Jews avoid the misuse of the Name by simply banning the pronunciation of Yahweh, substituting Adonai ("Lord") or HaShem ("the Name"). I understand and respect the rabbis' motives for banning the pronunciation of the Name. But I am not under the heavy yoke of rabbinical Judaism, so I do not need to refrain from reverently speaking the Name. If I am on the rabbis' turf – visiting a synagogue or some other Jewish institution, or participating in some Jewish-sponsored event – I will certainly honor their custom and refrain from speaking the Name. But when I am not on their turf, I am free to reverently call on the name of Yahweh.
In Biblical times, righteous Israelites freely uttered the Name, even when doing something as mundane as greeting one another. When Boaz came to the field, his words of greeting to the reapers were "Yahweh be with you." The reapers' reply to Boaz was "Yahweh bless thee." We know they did not say "Adonai," because these are direct quotes of their words. If they had said "Adonai," the text would read Adonai, not Yahweh.
The Hebrew Scriptures contain many, many more such quotes of God's people speaking the Name. Sometimes people did refer to God as Adonai ("Lord"), but when that is the case, it is written that way, spelled alef-dalet-nun-yod. Any time you see a person's spoken words recorded and their words include "the LORD" written in all capitals, that tells you that the Hebrew text is YHWH, and the speaker uttered the Name. They said "Adonai" only where the English translation reads "Lord" with only the "L" capitalized.
I do not condemn nor criticize Jews (and some Messianics) who prefer to use some circumlocution such as Adonai ("Lord") or Ha-Shem ("the Name") or Adoshem (a blend of Adonai and Ha-Shem). But as I said, we are not under the authority of the rabbis. Unless we are on their turf, we have the liberty to freely and reverently call God by His Name, just as the Israelites of old did.
There is nothing wrong with calling Yahweh by the generic titles "God" or "the Lord," because the Hebrew text often refers to Yahweh by the equally generic (and, unlike English, un-capitalize-able) Hebrew generic titles elohim and adonai. Most English-speaking people know that "God" with a capital "G" refers to the God of the Bible, the God worshipped by Jews and Christians. However, in recent decades the English word "God," even when capitalized, seems to be morphing into an all-inclusive, New-Agey concept of "God" as some nebulous, unknowable "universal spirit." The distinction between "God" and "god" is not as apparent as it was in previous times, when most of the English-speaking world had more of a Judeo-Christian world view than they now do. Many people now consider gods like Allah to be God, i.e., the same God who is worshipped by Jews and Christians.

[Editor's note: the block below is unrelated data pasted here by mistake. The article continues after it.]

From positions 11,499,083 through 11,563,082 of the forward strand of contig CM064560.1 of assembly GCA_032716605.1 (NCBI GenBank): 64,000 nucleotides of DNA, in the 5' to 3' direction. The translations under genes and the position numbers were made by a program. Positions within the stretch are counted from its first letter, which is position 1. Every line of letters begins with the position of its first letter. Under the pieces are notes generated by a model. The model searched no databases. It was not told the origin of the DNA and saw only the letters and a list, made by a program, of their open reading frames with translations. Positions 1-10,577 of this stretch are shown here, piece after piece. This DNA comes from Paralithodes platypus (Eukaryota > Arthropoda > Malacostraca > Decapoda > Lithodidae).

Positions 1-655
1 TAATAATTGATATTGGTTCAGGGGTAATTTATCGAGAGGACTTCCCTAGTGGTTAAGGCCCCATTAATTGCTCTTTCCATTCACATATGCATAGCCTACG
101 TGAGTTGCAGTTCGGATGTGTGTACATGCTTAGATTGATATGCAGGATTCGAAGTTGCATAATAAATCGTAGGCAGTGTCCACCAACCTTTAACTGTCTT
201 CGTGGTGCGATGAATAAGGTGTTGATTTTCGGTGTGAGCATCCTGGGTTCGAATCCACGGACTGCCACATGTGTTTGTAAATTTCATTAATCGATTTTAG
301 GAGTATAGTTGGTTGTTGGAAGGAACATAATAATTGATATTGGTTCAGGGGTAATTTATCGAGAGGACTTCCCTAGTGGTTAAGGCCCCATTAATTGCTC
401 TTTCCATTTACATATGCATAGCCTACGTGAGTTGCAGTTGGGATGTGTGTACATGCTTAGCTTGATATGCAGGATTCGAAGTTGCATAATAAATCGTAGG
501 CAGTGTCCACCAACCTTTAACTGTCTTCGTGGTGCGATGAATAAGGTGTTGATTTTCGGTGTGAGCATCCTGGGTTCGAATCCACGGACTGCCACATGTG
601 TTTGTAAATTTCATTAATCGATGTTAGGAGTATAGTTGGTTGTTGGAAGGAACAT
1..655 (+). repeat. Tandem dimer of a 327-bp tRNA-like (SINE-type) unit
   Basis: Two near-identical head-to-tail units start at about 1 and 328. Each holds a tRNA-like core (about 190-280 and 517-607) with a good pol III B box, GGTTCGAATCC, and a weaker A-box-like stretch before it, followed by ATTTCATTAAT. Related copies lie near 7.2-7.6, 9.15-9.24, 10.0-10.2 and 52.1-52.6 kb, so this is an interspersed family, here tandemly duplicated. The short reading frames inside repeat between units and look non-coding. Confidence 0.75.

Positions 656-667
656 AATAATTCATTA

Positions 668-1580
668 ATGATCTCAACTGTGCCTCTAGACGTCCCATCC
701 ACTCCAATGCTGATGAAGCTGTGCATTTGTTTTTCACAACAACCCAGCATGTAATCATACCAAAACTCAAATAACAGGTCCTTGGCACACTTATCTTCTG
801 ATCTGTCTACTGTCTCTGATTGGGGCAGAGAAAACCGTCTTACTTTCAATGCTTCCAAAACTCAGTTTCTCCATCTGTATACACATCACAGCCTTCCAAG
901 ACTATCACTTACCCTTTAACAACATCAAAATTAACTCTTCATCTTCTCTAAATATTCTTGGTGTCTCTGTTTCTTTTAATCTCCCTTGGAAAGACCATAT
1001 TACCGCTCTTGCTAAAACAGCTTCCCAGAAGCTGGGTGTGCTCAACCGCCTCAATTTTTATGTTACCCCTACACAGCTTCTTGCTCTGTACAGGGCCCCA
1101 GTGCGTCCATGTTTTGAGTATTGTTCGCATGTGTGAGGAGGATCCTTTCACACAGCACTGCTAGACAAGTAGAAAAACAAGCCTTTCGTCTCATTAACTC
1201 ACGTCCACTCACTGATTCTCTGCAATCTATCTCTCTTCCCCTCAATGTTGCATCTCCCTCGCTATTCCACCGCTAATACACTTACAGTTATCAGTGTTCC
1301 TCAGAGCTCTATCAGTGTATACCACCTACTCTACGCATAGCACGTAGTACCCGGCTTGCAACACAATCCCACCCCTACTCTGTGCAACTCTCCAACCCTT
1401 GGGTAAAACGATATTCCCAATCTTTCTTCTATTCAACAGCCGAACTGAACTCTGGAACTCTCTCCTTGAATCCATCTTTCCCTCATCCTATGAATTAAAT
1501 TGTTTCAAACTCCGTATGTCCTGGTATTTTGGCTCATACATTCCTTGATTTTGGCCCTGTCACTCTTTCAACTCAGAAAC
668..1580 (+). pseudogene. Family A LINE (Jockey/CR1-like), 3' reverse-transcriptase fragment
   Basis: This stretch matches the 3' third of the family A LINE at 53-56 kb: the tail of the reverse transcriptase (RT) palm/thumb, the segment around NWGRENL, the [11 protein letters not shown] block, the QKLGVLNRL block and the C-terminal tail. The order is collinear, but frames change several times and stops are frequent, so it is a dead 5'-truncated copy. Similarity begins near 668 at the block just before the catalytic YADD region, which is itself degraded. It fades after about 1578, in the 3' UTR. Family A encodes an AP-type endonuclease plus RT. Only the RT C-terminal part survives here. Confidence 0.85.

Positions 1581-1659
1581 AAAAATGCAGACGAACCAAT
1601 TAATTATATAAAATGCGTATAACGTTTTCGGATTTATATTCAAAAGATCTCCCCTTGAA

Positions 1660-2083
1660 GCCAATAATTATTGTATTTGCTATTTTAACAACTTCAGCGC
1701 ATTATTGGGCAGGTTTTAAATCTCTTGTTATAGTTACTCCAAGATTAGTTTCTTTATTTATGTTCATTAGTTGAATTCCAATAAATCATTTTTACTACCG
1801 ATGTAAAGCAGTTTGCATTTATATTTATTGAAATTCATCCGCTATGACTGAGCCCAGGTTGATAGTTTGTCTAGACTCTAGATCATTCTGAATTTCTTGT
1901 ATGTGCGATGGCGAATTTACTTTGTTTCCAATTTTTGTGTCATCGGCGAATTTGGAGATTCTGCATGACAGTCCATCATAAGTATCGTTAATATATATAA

To conclude this short article about the name of Yahweh, let's consider the Prophet Elijah. Before Yeshua's first coming, the spirit and power of Elijah prepared the way for His arrival. Before Yeshua's second coming, the spirit and power of Elijah will likewise prepare the way: "Elijah truly shall first come, and restore all things" (Matt. 17:11). The name Elijah in Hebrew is Eliyahu. Eliyahu means "my God is Yahweh." As we approach the end of the age and the return of Yeshua, I believe that the faithful remnant preparing the way for Yeshua's return will increasingly declare the message that is expressed by Elijah's name: "My God is Yahweh. Not Allah, not one of the Hindu gods, not some nebulous New-Age 'universal spirit,' not an imaginary god that is worshipped in Bible-denying churches and synagogues, not a god who can be depicted in an idol or explained by Greek philosophy. My God is Yahweh, the God of Elijah, the God and Father of our Lord Yeshua the Messiah."
As we declare this message to a God-forsaking and God-forsaken world, may we hasten His coming. Maranatha!
1The Septuagint Version of the OT With an English Translation (London: Zondervan, 1970), Ex. 3:14, p. 73.
2W.G. Plaut, The Torah: A Modern Commentary (New York: Union of American Hebrew Congregations, 1981), p. 425
3Ibid., p. 405.
4Ibid., p. 426.